Deastro Was So Beautiful
How can I put this? In Detroit there is Deastro and there is everybody else. Randy Chabot has gone to the next level. I realized this last night.
I’m not talking about quality but about commitment. About courage, really. Because let’s be honest, the rest of us are just hiding — underneath layers of detachment, irony, silliness, whatever. Our lives are ruled by fear and our music shows it. There is a ridiculous amount of talent floating around in this dying city of ours and there’s no need to diminish the worth of what everybody else is doing in the name of fun and fashion. But Randy Chabot has really drawn a line in the sand, whether he knows it or not. There is Deastro…and there is everybody else.
I’m not talking about genre. Like dramas vs. comedies. I really think it’s more than that, because even comedies have to commit to work. Even dance-punk, afrobeat, space rock and bar blues bands need to give themselves over to pure physicality. The Deastro performance I saw last night was of a man completely losing himself –and I can’t remember the last time I saw that on a Detroit stage, whatever the style. When I watch the cutest of the cute hipster detachment rock band, when I read the coolest of the cool ironic and above-it-all inside jokey blog writing (God, can that tone just die already?), I see fear and insecurity. I see people short changing their own expression because they’re afraid of what people will think if they put their real feelings out there. I see this because I feel it, too, and it holds me back. And when I watched Deastro last night I saw fear there, too, but also someone confronting those fears, and themselves, and writhing with it in the musical moment.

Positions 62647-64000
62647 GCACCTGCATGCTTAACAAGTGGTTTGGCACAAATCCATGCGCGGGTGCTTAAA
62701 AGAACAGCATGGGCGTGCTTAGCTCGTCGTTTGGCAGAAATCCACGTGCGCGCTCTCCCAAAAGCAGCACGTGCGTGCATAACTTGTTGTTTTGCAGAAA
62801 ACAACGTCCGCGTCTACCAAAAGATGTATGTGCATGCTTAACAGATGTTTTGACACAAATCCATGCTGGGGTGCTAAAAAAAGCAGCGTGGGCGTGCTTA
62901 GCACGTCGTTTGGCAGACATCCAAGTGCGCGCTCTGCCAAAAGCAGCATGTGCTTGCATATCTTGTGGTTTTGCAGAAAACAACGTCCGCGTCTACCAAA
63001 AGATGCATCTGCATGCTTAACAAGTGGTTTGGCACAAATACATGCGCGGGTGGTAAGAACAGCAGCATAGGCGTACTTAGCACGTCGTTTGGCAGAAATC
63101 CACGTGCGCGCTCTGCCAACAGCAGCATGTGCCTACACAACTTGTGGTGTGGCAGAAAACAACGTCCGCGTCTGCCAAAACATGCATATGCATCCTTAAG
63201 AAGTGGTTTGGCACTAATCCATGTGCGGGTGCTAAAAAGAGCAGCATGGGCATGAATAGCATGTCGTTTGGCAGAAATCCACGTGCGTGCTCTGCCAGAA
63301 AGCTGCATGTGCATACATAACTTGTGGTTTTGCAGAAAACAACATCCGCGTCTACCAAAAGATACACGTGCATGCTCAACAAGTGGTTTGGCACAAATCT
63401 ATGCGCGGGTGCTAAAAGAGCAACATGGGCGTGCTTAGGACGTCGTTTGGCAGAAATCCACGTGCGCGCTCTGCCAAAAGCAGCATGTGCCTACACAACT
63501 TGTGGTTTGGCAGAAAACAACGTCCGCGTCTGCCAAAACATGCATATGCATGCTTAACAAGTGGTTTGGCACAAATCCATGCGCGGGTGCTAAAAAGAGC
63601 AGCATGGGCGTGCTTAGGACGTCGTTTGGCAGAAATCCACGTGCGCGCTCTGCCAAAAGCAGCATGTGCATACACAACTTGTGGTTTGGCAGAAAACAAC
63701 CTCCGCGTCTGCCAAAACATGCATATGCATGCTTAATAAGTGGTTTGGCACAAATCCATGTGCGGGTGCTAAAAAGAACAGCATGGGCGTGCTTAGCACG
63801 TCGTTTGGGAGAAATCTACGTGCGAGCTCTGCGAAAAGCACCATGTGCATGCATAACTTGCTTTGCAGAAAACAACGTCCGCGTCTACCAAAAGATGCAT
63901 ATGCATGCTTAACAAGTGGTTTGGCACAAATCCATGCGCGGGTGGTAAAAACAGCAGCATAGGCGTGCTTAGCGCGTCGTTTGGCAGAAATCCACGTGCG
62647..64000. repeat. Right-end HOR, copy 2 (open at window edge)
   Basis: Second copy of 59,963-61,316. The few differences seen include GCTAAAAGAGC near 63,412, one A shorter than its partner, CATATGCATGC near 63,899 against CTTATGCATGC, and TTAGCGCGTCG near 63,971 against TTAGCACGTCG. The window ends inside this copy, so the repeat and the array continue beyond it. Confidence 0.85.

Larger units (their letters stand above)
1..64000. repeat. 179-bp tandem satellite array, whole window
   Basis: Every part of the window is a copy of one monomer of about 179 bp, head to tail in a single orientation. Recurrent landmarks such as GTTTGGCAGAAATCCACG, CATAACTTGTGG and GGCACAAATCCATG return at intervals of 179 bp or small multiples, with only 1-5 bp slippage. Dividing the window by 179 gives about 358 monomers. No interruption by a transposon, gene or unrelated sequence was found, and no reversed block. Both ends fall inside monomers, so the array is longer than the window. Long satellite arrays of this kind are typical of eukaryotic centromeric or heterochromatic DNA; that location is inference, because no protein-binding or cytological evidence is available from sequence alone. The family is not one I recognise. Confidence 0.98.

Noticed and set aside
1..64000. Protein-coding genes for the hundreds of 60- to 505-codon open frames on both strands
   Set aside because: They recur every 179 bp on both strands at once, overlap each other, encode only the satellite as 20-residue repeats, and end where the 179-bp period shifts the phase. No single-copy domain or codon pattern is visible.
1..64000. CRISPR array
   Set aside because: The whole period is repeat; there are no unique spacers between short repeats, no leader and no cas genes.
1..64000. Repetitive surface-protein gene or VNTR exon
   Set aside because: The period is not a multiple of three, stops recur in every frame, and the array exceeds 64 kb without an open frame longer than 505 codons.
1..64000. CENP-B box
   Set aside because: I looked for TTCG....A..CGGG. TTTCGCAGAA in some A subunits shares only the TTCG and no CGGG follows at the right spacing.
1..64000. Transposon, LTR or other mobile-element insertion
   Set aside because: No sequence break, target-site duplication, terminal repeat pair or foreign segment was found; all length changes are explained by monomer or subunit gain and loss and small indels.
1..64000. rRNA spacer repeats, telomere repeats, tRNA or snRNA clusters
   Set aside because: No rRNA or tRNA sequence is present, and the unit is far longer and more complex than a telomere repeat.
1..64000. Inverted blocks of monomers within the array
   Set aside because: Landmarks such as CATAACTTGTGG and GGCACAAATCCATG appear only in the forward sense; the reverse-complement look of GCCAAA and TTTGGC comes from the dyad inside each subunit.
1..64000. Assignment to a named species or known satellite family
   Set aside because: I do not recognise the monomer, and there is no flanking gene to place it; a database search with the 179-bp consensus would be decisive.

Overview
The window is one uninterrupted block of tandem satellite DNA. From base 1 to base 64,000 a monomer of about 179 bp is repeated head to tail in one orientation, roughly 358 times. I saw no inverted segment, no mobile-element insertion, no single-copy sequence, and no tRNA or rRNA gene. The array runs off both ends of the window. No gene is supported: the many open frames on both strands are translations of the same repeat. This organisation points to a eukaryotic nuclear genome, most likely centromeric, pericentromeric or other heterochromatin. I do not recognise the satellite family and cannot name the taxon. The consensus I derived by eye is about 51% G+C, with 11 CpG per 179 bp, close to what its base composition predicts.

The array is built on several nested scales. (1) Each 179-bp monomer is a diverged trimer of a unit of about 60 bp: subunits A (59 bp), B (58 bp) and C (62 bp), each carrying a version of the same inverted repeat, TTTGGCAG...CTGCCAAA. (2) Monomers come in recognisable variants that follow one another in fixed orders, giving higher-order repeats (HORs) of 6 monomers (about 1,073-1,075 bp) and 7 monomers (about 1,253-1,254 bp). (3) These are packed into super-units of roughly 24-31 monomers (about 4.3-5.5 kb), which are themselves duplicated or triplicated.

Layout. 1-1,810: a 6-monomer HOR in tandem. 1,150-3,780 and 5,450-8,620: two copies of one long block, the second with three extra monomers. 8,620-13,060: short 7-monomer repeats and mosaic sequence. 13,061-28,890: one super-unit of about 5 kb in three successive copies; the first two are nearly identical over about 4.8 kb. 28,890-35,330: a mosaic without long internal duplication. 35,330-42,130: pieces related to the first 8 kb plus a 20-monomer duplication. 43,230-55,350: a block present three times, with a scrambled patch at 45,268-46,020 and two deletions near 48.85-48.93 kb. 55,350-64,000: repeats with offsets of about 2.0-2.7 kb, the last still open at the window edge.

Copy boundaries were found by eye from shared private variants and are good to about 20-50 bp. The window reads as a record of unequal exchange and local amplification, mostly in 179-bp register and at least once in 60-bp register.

It all seems to be about distance, and about needing less of it. This was my first chance to see the new Deastro full band lineup and I was a little dissapointed at first. As I watched from the back of the semi-cavernous K of C Hall, I felt no connection with what I was hearing. If the band has a weakness, it’s that it’s always on 10 — all four members playing at full intensity all of the time. Randy’s baritone could barely peak through a sea of sound like that and only crested occasionally over the mix like some kind of joyful dolphin. But then I walked through the crowd to stand five feet from the stage and the show became a living, sweating thing. I could see that I and everybody else in the room were merely peripheral to him and that he had gone somewhere else. And so then I got lost, too. It was that simple. And it hit me, how fucking sick I am of detachment culture.
Randy might not be the most brilliant or original artist in my city (or maybe he is; it doesn’t matter) but he gets lost in what he does and that puts him in a separate class from the rest of us. It’s not a new idea. Commitment is the engine of the stuff that lasts and if we’re honest with ourselves, we prefer emotion over style every time. I am really glad that there is at least one band in Detroit to remind us of it.